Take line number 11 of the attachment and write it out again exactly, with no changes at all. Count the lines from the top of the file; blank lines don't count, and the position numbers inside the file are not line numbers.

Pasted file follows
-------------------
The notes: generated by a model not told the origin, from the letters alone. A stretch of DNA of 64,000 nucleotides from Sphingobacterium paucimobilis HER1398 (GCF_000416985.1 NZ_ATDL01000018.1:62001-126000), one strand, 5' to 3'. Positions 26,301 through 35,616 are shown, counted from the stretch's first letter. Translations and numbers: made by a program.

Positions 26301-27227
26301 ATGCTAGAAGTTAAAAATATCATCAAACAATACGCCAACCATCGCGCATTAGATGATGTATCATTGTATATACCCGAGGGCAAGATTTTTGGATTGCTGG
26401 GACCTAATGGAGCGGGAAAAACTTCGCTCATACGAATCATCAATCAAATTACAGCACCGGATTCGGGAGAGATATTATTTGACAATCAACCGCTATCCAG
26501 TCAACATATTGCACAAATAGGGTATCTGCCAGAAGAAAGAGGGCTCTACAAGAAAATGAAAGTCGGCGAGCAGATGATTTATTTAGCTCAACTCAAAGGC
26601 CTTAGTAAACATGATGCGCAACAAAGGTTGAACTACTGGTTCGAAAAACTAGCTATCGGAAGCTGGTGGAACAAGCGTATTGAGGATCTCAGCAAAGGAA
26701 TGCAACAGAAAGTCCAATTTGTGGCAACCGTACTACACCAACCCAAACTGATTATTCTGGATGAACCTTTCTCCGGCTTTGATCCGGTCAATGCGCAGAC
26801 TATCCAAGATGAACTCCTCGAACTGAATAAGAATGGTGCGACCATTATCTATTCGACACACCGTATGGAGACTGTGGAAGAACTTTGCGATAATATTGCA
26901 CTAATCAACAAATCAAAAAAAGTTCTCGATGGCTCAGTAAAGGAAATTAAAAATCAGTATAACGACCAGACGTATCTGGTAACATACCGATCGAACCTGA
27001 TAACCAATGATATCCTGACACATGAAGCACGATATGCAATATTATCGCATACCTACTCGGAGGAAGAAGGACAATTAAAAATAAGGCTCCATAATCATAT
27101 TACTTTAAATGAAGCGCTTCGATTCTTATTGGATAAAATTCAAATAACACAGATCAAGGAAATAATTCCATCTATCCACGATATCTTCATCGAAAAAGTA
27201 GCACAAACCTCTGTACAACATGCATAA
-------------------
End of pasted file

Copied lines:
27101 TACTTTAAATGAAGCGCTTCGATTCTTATTGGATAAAATTCAAATAACACAGATCAAGGAAATAATTCCATCTATCCACGATATCTTCATCGAAAAAGTA